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Visual outcome and ocular survival in open-globe injuries

Version 2 2024-06-03, 20:46
Version 1 2017-08-03, 11:37
journal contribution
posted on 2024-06-03, 20:46 authored by M Entezari, HM Rabei, MM Badalabadi, Mohammadreza MohebbiMohammadreza Mohebbi
AIM: To detect the risk factors that predicts final visual acuity, retinal detachment, and ocular survival after penetrating trauma. METHODS: In a prospective case series study, 116 eyes with open-globe injuries were evaluated between 2001 and 2004. All data were filled in the questionnaire chart. Sex, age, involved eye, best-corrected visual acuity (BCVA), afferent pupillary defect (APD), location and wound length, cataract, iris prolapse, vitreous prolapse, retinal detachment (RD), intraocular foreign body (IOFB), vitrectomy procedure, and type of injury were evaluated as predisposing factors by logistic regression models for final visual acuity, RD, and ocular survival. RESULTS: Low BCVA, RD, and vitrectomy procedure were detected significant in the final visual acuity of 20/200 or less. APD and vitrectomy procedure were statistically significant in the final RD. BCVA 20/250 or less, wound length >10mm, scleral and corneoscleral lacerations, vitreous prolapse, vitreous hemorrhage, RD, and sharp injury were correlated with decreased globe survival. CONCLUSION: Low BCVA, APD, and vitrectomy procedure were effective in the visual outcome. RD and vitrectomy procedure were detected significant in the anatomic result. Establishment of predictors of visual outcome and ocular survival may assist clinicians in salvageable eyes for surgical repair.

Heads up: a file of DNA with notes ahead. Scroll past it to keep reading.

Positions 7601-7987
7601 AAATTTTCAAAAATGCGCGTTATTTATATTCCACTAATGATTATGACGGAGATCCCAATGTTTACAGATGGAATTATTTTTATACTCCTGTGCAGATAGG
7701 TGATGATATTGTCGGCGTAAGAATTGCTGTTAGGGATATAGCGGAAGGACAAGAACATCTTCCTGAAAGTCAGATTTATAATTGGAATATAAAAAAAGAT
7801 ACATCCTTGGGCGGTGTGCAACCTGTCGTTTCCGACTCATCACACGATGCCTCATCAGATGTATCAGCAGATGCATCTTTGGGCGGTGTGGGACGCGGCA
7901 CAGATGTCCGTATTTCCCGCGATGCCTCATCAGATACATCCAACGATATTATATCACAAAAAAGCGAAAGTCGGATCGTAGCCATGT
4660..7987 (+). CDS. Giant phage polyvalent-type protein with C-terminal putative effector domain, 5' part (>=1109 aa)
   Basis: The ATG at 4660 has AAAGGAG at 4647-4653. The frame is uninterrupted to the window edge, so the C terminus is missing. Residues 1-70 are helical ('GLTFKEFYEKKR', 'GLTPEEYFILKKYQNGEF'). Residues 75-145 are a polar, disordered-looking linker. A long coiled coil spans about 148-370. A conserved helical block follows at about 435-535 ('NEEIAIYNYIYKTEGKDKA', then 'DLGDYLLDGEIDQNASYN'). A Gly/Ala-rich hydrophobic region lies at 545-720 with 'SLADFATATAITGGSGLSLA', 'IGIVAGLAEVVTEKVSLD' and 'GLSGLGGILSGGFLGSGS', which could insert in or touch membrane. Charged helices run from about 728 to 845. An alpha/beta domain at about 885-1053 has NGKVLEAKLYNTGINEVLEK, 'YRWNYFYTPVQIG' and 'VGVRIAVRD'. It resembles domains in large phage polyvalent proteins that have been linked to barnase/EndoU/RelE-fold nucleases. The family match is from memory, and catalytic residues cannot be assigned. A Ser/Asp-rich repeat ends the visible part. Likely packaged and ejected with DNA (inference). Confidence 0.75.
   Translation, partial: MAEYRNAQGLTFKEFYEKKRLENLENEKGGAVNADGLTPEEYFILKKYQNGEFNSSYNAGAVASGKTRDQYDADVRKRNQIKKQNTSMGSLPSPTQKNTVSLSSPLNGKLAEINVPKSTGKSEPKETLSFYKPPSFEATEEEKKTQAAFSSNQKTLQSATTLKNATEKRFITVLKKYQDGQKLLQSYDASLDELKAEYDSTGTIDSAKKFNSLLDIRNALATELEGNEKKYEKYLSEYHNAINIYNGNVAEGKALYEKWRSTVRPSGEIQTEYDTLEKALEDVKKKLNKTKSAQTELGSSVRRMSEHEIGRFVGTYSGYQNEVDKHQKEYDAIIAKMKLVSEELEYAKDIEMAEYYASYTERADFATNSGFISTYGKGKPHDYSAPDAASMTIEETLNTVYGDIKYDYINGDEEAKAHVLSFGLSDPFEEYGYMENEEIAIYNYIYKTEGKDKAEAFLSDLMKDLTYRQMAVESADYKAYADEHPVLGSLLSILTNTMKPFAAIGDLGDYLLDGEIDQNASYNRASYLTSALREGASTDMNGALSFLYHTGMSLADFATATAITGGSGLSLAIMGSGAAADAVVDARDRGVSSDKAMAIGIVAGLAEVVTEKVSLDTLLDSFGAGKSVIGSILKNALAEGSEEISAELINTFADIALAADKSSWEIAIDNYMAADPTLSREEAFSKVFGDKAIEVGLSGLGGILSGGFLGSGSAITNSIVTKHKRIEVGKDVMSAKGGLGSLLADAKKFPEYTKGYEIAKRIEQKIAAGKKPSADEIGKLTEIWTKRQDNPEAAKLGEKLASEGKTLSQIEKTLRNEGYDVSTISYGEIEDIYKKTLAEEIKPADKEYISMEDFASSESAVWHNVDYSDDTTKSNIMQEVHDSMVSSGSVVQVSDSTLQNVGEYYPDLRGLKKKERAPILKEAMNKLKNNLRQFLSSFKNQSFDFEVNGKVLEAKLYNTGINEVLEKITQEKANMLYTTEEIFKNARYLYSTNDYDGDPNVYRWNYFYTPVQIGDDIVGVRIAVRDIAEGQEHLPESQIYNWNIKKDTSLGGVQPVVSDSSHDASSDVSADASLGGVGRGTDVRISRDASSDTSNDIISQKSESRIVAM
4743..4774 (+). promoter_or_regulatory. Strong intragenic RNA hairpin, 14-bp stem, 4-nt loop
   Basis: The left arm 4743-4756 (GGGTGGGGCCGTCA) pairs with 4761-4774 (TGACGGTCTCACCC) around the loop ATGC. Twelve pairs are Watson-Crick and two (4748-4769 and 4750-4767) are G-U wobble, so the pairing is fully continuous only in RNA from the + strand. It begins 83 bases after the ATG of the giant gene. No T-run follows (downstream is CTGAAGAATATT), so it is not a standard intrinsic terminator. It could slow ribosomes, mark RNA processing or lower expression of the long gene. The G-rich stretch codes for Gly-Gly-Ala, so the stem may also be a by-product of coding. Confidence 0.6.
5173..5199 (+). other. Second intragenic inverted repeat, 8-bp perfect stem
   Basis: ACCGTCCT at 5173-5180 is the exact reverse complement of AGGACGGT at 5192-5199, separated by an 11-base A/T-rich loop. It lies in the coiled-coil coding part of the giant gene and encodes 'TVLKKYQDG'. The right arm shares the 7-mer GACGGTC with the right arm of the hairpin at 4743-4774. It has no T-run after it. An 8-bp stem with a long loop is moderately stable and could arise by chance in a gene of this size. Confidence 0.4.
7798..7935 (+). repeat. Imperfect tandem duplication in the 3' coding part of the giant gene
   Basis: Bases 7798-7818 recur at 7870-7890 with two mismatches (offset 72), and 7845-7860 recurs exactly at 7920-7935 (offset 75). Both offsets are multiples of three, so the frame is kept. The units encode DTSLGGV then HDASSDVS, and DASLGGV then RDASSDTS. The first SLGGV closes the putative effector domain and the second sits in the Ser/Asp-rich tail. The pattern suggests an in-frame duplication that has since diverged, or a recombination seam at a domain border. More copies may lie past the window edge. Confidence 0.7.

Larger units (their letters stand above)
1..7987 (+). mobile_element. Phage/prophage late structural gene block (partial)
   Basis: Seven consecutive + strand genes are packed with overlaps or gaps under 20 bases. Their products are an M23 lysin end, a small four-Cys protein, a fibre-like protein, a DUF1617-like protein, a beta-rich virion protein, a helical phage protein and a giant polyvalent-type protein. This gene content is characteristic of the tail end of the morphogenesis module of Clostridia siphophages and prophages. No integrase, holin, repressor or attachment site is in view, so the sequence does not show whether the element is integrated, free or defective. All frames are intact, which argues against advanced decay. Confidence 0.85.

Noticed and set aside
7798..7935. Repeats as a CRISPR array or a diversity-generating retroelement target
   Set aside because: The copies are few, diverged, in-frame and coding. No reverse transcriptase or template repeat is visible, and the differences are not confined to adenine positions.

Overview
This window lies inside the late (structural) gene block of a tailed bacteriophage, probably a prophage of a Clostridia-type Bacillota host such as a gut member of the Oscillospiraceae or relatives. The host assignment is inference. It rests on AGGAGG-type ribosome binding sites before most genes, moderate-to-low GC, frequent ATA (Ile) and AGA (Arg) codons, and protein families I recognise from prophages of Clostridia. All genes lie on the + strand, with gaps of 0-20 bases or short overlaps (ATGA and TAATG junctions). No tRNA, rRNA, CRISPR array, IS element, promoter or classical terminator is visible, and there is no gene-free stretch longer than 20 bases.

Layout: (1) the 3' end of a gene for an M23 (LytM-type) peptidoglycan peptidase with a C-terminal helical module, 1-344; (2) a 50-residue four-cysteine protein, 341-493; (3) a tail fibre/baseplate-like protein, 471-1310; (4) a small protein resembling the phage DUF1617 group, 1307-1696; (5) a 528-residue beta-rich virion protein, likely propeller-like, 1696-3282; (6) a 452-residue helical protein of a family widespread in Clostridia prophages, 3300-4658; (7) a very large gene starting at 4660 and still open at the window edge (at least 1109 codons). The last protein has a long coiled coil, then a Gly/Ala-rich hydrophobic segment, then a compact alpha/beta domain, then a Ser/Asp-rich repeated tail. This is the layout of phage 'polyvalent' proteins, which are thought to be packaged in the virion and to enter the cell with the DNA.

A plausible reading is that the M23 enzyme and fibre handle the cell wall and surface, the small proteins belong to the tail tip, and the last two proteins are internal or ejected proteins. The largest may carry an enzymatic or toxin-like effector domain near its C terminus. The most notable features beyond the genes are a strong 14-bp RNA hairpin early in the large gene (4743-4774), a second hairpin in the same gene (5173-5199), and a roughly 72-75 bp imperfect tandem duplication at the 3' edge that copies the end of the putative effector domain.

History

Journal

Injury

Volume

37

Pagination

633-637

Location

London, Eng.

ISSN

0020-1383

eISSN

1879-0267

Language

eng

Publication classification

C1.1 Refereed article in a scholarly journal

Copyright notice

2006, Elsevier

Issue

7

Publisher

Elsevier